Meanwhile, in the Grammar Crisis room....

Tuesday, November 29, 2005

Charlize Theron Hot? Really?

At around 1:30 last night, I caught a special on MTV2 about the upcoming Aeon Flux movie (coming to a theater near you, December 2nd) and was disturbed that the MTV idiot narrating (hosting) the special called Charlize hot every single time he mentioned her name.
Listen, I do believe she's damn hot, but this bothered me for multiple reasons:
1. They're relying on Charlize being hot to sell the movie, which means they aren't really confident about any other part of it.
2. I'm a dude. I can see that Charlize is hot. I don't need MTV alerting me to this fact. I do realize that most MTV viewers aren't exactly the sharpest knives in the drawer, but I would wager that they could figure this out for themselves. Which leads me to:
3. Goddamnit MTV, stop telling me how to think. If some people don't find her hot, then they're entitled to their opinion (they're wrong as hell, though...whoever they are). Don't inundate them with proclamations of her hotness. If they agreed, they'd have already seen it by now!
Anyway, off the rant...go and see the hot Charlize Theron in Aeon Flux. And watch the hot Charlize Theron on new episodes of Arrested Development...if they ever appear (Goddamn Prison Break! Get cancelled already!).
...oh, and I love Charlize Theron.

Monday, November 28, 2005

Wherein I rant about AOL

It's time to retire another holdover from the '90s.
No, I'm not talking about Courtney Love (that's a whole other post). I'm talking about America Online. Can't we all agree that their heyday has come and gone with the times of the slow, dial-up modems and grunge rock?
I wouldn't care (as I have never had AOL) but they've gotten jumpy about defending themselves in this new, broadband era. They're all pissy that they're no longer the premiere provider of mediocre internet service, and have started running commercials about how they block spyware and viruses, of course failing to note that these services are quite free elsewhere on the net. These commericals, much like AOL itself, are obnoxious and omnipresent.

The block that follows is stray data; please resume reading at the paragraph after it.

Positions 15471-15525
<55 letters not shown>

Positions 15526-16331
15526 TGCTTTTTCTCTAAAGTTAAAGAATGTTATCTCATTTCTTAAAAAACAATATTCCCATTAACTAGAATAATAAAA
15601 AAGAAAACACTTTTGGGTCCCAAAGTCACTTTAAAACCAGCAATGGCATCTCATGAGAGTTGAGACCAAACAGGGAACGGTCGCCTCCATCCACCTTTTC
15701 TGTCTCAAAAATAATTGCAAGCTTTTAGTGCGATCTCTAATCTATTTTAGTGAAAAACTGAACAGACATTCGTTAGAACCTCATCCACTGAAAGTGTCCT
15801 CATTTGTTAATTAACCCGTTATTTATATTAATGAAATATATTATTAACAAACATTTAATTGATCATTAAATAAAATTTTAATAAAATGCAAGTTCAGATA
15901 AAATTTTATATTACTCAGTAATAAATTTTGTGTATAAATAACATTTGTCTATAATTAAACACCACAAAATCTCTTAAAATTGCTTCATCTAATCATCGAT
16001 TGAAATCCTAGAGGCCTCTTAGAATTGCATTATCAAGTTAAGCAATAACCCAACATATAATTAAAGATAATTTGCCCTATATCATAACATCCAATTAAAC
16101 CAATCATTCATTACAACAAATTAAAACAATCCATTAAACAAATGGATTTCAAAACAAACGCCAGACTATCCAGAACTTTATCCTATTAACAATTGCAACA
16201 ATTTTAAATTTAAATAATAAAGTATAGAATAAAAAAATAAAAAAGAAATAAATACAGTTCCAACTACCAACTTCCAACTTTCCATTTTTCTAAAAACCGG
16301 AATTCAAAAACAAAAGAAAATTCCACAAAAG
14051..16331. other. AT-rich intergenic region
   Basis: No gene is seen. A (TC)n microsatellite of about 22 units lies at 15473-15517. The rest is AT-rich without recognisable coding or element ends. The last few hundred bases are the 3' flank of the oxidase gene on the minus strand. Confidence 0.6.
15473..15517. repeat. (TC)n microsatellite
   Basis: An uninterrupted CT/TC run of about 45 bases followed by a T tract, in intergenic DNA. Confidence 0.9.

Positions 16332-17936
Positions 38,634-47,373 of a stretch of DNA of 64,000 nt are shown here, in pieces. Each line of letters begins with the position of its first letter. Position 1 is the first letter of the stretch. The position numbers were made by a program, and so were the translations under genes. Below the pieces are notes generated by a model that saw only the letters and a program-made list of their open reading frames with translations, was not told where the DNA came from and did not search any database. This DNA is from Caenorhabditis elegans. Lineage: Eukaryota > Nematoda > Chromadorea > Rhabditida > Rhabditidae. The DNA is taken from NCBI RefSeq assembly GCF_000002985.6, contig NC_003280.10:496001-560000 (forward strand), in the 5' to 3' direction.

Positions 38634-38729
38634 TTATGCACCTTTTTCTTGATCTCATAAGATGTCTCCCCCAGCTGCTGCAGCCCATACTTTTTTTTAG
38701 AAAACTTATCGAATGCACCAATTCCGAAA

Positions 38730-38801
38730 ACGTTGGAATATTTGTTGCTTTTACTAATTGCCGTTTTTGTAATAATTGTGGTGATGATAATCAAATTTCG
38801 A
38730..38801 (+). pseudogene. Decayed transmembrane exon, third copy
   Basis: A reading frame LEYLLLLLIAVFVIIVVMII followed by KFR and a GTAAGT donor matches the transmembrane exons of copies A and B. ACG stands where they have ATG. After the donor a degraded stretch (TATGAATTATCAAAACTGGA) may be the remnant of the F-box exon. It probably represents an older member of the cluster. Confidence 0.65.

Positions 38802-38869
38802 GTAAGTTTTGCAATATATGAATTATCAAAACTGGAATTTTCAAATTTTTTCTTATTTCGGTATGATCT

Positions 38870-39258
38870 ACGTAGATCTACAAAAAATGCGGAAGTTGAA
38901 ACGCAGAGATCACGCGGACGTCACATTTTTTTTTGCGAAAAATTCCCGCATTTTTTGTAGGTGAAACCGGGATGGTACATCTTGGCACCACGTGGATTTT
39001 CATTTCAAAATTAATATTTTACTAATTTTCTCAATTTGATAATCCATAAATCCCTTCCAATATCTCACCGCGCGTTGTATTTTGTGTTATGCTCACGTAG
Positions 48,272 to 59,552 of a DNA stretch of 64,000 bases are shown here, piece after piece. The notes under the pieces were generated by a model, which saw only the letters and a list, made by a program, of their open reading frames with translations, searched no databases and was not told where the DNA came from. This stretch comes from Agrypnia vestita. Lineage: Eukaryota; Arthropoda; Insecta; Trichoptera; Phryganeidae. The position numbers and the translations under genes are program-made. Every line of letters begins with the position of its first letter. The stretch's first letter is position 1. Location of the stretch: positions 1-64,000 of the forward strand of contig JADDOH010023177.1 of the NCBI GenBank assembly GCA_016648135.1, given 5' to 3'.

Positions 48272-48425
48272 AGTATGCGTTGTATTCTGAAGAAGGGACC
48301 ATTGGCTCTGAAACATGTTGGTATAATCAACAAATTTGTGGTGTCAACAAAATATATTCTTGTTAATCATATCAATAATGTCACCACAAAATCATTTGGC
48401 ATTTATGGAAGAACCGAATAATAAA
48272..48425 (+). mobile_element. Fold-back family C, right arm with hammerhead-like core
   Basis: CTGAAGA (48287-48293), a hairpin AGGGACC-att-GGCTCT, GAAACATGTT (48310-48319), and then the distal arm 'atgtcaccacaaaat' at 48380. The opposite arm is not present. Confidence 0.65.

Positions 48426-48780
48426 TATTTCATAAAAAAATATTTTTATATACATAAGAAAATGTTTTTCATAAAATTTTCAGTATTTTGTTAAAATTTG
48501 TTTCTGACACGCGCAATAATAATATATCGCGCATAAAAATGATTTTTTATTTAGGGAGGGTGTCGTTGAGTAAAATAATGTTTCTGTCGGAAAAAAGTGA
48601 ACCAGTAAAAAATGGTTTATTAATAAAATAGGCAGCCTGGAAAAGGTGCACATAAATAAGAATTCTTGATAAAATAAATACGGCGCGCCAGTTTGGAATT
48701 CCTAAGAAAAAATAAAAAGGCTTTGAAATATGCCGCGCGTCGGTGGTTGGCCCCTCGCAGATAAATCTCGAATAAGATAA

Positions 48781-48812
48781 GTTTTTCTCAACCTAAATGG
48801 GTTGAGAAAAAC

Frankly, the only AOL service that's even remotely useful is Instant Messenger, but that's mainly due to the fact that everyone has the service, not to any particular good quality of the program itself.
AOL, there's a reason TimeWarner dropped you from it's name: you've outlived your usefulness. Can I please get a ruling from the judges on relegating this company to the dustbin of history?

Saturday, November 26, 2005

Factoid (like a fact, but fewer calories)

Interesting concept I read about's called Uncanny Valley.
To sum it up for the people too lazy to read a Wikipedia entry, it's a theory that as robots become more and more like humans, people will increasingly identify with them...until they are almost human, when we begin to react negatively toward them (see graph).
Not that I'm obsessed with robots or anything (robots must die), but I thought that was fascinating.
Does this mean R2-D2 is a more sympathetic character that C-3PO because he's a trash can whereas 3PO is a humanoid robot? (No. R2-D2 is more sympathetic because we can't hear the ludicrous dialogue George Lucas has written for him.)
The Wikipedia article goes on to theorize that the reason people didn't like the CGI Final Fantasy movie was that it fell victim to this phenomenon. It fails to take into account that the story sucked ass.
I heard about this concept from an article on ESPN lamenting the fact that the author doesn't like the XBox 360 Madden Football game. I'd also like to mention at this point that I'd be more that happy to take both off his hands for him.
Is Uncanny Valley real? Only time will tell.
Damn robots.

Wherein I discuss the decline of the WSJ